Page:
By Marc Latouche, Vertical Manager, IBSG Service Provider
The Cisco Visual Networking Index (VNI) Global Mobile Data Traffic Forecast Update projects a 13-fold increase in global mobile data traffic between 2012 and 2017 — two thirds of it video. To move all that data traffic with speed and quality, mobile network connection speeds will increase sevenfold by 2017. Clearly, mobile data services are becoming increasingly important. The question is, who will capture the revenue associated with all this activity? While mobile service providers (SPs) invest in building and maintaining the infrastructure to carry this burgeoning mobile traffic, over-the-top (OTT) content providers are benefiting from that new capacity, enabled and financed by mobile SPs.
Where are the revenue growth opportunities for service providers in this fast-changing mobile data landscape? Are there opportunities for mobile network operators to partner with OTTs, or to provide services that can extract greater value from the network? Read More »
Tags: Cisco, Cisco Visual Networking Index, Content Delivery, content providers, html5, IBSG, Internet Business Solutions Group, mobile data, monetization, ott, over-the-top, Service Provider, SP, value-added services, vni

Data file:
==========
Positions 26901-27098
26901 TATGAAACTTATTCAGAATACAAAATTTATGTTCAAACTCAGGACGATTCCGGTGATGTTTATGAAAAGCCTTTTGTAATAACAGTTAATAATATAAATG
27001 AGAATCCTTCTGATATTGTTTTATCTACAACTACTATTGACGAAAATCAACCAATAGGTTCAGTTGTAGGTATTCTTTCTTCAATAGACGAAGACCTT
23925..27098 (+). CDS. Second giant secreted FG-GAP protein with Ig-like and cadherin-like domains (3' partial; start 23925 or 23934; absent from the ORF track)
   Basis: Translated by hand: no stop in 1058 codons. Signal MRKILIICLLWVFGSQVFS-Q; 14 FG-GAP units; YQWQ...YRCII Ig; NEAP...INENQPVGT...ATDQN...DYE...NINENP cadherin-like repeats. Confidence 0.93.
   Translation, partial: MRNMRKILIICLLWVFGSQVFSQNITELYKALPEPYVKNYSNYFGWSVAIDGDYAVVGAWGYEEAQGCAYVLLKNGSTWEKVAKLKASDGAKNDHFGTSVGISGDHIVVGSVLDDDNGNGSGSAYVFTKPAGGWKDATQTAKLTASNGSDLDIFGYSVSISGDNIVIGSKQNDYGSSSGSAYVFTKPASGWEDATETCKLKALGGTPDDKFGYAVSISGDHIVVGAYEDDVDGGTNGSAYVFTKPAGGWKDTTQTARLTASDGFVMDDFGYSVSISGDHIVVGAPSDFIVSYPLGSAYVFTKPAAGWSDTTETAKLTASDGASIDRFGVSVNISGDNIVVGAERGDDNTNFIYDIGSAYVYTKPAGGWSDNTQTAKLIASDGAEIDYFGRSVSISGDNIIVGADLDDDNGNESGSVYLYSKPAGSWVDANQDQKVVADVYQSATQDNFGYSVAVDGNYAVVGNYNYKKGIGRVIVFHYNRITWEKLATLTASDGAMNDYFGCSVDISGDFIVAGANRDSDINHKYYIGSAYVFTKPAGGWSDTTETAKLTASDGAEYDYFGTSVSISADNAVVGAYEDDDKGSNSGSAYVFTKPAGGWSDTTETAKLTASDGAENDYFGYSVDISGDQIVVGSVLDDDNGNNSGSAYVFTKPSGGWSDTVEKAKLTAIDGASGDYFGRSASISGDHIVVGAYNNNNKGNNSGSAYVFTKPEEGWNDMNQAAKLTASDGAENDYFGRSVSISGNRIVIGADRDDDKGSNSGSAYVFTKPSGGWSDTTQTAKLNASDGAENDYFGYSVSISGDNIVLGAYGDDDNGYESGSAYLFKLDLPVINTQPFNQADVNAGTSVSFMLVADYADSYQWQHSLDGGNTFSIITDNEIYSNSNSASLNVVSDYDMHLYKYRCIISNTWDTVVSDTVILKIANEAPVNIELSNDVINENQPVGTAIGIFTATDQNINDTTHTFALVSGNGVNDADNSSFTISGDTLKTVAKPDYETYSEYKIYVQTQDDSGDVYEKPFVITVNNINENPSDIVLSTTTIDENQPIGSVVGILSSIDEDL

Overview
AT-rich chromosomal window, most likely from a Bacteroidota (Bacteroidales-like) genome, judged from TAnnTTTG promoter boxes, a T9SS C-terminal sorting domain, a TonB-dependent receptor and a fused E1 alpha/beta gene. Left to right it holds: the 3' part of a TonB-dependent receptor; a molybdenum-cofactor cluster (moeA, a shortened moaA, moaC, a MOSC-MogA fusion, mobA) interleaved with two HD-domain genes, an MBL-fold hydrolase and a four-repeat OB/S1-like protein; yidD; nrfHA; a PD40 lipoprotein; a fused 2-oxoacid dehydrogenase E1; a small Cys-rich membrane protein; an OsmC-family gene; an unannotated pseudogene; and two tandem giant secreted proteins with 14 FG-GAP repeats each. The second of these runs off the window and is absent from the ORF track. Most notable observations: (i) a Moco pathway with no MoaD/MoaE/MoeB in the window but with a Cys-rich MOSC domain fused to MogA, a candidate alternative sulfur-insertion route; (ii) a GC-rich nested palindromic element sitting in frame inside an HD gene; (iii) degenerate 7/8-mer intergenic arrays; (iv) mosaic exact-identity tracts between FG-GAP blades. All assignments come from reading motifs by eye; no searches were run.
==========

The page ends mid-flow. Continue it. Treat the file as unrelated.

This blog is second in a series of blogs glimpsing into the future of video collaboration. The first blog was “Video Collaboration: Better Than Being There“. We encourage you to follow the series and let us know your thoughts.
Have you noticed that there is a camera and a pane of glass available to you at ALL times? From your smartphone to your PC, desktop office phone, telepresence (personal or room system), tablet, and even your TV, the ubiquity and ease of use of these devices and capabilities are providing a platform to extend video experiences everywhere. The big challenge is in providing a consistent, high quality user experience across all these devices. And that is not all. With new technologies available today such as HTML5 and WebRTC, more web-enabled devices can quickly become video enabled (video fridge anyone? :-))
So the future of video is not Read More »
Tags: codec, collaboration, html5, pervasive video, smartphone, tablet, TelePresence, video collaboration, WebRTC